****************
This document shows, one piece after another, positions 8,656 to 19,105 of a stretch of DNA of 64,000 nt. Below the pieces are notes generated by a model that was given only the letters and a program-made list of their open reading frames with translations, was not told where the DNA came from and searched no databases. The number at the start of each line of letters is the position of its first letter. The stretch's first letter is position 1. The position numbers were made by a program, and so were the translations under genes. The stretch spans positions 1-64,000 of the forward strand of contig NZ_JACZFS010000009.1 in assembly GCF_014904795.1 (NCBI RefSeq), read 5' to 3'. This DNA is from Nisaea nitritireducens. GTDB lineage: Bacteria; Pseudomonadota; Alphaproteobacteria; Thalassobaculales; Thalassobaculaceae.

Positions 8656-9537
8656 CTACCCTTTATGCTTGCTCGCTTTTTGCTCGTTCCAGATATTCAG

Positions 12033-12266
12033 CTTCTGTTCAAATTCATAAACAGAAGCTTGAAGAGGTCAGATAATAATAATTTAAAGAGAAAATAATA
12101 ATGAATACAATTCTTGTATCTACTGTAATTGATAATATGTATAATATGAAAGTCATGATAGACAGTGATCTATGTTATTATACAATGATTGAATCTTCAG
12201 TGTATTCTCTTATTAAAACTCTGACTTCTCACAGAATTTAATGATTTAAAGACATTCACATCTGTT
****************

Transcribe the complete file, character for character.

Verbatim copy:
This document shows, one piece after another, positions 8,656 to 19,105 of a stretch of DNA of 64,000 nt. Below the pieces are notes generated by a model that was given only the letters and a program-made list of their open reading frames with translations, was not told where the DNA came from and searched no databases. The number at the start of each line of letters is the position of its first letter. The stretch's first letter is position 1. The position numbers were made by a program, and so were the translations under genes. The stretch spans positions 1-64,000 of the forward strand of contig NZ_JACZFS010000009.1 in assembly GCF_014904795.1 (NCBI RefSeq), read 5' to 3'. This DNA is from Nisaea nitritireducens. GTDB lineage: Bacteria; Pseudomonadota; Alphaproteobacteria; Thalassobaculales; Thalassobaculaceae.

Positions 8656-9537
8656 CTACCCTTTATGCTTGCTCGCTTTTTGCTCGTTCCAGATATTCAG

Positions 12033-12266
12033 CTTCTGTTCAAATTCATAAACAGAAGCTTGAAGAGGTCAGATAATAATAATTTAAAGAGAAAATAATA
12101 ATGAATACAATTCTTGTATCTACTGTAATTGATAATATGTATAATATGAAAGTCATGATAGACAGTGATCTATGTTATTATACAATGATTGAATCTTCAG
12201 TGTATTCTCTTATTAAAACTCTGACTTCTCACAGAATTTAATGATTTAAAGACATTCACATCTGTT